Doublewide, Texas rounds out CAT’s 54th season with this hilarious, fast-paced comedy, where the inhabitants of one of the smallest trailer parks in Texas – four doublewides and a shed – are thrown for a loop when they realize the nearby town of Tugaloo is determined to annex them. Friends, enemies and neighbors realize they’ll have to work together to defeat the encroaching annexation if they – and their way of life – have a snowball’s chance to survive being swallowed up by ‘the big guys.’

Director Mike Fletcher is seeking three men and six women. All actors will be paid. NO APPOINTMENT NECESSARY.

The characters are as follows (ages are flexible):

• Joveeta Crumpler (F, 40s) — vivacious and driven, she has had it up to here, having been passed over again for a promotion at work.
• Caprice Crumpler (F, 70s) — Joveeta’s beer swilling, feisty mother who tends not to dress her age.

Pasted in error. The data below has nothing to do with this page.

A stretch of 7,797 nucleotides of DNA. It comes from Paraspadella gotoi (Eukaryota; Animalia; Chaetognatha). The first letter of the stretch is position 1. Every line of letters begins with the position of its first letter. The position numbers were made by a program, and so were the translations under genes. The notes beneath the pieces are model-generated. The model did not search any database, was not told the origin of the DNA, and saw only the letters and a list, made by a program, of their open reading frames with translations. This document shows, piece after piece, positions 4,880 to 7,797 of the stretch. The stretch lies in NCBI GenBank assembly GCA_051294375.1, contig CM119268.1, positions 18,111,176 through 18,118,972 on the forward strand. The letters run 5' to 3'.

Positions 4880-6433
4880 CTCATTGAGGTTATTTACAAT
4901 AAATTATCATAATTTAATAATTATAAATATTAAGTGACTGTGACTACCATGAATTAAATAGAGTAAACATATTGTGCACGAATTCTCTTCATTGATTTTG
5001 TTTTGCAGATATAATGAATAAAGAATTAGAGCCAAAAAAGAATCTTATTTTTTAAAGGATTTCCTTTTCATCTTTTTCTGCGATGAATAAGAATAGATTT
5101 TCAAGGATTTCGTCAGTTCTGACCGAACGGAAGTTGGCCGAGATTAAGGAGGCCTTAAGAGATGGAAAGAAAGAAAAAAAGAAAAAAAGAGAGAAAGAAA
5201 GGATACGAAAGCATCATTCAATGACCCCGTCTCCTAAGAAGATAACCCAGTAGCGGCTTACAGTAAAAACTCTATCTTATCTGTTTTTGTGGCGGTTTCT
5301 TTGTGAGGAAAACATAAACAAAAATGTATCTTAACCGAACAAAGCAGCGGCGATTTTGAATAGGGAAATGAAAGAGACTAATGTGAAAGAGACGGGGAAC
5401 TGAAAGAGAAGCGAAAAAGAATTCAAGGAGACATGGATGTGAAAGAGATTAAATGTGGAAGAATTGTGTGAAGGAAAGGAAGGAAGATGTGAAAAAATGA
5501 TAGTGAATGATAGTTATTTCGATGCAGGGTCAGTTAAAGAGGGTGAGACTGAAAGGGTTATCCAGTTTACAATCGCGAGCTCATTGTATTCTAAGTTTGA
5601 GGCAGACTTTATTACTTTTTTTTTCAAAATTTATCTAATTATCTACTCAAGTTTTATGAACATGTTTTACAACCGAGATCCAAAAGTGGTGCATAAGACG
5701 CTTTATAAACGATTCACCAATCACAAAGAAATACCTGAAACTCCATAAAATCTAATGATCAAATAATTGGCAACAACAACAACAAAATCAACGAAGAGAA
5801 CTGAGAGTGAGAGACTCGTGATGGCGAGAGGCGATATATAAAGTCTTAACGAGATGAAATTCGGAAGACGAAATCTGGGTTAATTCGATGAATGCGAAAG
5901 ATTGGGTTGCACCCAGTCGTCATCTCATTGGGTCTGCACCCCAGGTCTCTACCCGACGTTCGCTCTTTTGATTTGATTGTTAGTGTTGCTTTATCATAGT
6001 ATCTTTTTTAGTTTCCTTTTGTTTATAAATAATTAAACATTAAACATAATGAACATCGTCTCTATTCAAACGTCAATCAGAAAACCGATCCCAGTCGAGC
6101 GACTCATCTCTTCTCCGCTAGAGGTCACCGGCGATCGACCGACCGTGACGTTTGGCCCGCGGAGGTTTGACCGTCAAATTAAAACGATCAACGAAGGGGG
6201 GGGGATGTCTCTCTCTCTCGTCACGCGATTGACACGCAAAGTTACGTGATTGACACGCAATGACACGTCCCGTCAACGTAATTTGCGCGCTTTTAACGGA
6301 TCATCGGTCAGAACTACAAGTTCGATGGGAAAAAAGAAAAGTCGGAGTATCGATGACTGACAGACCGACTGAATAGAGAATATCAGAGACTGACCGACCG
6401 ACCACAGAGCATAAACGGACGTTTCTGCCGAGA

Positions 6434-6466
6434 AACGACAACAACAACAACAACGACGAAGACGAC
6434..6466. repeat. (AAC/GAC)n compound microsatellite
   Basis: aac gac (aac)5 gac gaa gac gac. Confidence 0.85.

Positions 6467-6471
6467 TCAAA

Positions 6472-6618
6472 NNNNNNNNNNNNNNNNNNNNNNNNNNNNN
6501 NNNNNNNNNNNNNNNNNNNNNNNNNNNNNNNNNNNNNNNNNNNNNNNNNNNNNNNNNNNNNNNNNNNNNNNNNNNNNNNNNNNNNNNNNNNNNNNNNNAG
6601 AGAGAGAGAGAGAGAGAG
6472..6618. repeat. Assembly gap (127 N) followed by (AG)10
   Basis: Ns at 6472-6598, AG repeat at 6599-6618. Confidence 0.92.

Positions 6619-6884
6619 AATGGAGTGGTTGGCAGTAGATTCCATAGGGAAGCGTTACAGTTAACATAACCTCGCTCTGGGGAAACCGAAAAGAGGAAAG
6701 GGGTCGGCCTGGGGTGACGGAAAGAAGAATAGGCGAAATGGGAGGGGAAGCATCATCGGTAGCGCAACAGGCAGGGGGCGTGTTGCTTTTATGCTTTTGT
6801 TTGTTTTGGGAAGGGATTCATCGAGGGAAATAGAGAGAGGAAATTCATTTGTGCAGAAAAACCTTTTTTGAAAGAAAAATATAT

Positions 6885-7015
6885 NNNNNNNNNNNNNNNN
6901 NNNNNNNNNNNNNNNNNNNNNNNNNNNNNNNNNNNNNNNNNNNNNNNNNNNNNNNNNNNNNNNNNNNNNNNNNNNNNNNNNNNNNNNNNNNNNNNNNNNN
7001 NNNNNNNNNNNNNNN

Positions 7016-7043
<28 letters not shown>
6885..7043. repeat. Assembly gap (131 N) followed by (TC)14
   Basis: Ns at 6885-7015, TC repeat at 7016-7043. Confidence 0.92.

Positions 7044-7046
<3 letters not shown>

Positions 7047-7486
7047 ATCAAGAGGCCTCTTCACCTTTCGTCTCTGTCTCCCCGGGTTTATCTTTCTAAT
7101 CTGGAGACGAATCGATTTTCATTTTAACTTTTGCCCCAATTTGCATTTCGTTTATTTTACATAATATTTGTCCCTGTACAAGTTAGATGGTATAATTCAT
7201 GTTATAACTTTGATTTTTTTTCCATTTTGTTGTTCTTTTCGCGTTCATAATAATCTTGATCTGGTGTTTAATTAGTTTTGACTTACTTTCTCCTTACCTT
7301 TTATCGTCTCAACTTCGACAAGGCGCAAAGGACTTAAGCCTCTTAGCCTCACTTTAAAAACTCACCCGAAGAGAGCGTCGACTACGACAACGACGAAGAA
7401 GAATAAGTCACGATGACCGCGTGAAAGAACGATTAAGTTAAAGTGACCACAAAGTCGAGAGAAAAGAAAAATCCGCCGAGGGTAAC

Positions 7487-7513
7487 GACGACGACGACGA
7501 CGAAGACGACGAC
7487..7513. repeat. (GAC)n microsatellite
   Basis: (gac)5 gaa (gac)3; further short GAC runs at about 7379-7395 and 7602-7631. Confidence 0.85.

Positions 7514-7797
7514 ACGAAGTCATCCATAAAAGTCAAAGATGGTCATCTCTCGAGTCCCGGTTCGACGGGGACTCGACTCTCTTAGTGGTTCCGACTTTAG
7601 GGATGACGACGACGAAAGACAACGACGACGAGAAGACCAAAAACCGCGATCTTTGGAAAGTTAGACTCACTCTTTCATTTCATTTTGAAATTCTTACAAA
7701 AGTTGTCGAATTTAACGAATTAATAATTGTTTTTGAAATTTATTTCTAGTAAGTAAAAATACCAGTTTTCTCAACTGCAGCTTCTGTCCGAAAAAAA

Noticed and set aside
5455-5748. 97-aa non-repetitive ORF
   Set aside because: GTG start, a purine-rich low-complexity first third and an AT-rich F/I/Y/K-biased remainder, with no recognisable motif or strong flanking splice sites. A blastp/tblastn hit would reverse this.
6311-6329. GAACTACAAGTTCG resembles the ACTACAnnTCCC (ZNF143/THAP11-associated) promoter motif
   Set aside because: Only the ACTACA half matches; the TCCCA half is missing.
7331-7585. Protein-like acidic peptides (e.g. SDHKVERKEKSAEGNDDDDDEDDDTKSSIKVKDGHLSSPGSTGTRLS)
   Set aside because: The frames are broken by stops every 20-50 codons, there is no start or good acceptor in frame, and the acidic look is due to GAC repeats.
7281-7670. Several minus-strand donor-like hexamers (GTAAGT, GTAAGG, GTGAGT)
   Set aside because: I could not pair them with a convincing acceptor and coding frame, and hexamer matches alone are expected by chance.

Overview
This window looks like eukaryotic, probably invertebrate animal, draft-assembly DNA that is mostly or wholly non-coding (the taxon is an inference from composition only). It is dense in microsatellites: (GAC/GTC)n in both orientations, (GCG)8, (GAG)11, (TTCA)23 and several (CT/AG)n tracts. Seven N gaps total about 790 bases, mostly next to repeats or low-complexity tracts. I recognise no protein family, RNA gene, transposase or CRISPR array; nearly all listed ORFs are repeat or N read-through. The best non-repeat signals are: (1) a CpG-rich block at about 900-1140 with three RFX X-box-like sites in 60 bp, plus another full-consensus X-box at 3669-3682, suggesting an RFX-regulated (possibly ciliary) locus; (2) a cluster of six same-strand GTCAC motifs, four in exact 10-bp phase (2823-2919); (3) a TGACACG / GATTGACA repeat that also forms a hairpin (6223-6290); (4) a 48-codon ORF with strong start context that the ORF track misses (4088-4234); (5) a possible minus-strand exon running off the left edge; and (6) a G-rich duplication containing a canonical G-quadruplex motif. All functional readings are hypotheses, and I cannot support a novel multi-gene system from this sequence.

• Norwayne “Baby” Crumpler (M, 40s) — Joveeta’s good ol’ boy brother who is taking his participation in a womanless beauty pageant way too seriously.
• Big Ethel Satterwhite (F, 50s) — nurse at the Stairway to Heaven Retirement Village. She’s nobody’s fool but a fool at heart.
• Geogia Dean Rudd (F, 40s) — ball of fire, owns a diner, takes in every stray animal she comes across
• Lark Barken (F, early 20s) — baby on the way and down on her luck, looking for a job and a place to stay.
• Haywood Sloggett (M, 70s) — curmudgeon who lives across the road from the Crumplers and loathes their “trailer-trash” ways.
• Lomax Tanner (M, 40s) — officious city manager.
• Starla Pudney (F, 40s) – the mayor’s conniving, high-maintenance wife

Audition sides will be selections from the script. The sides are posted at http://www.cattheatre.com/auditions.

Who was St. Valentine?

 

We all know the contemporary and cultural references for Valentine’s Day. But do we know the origins?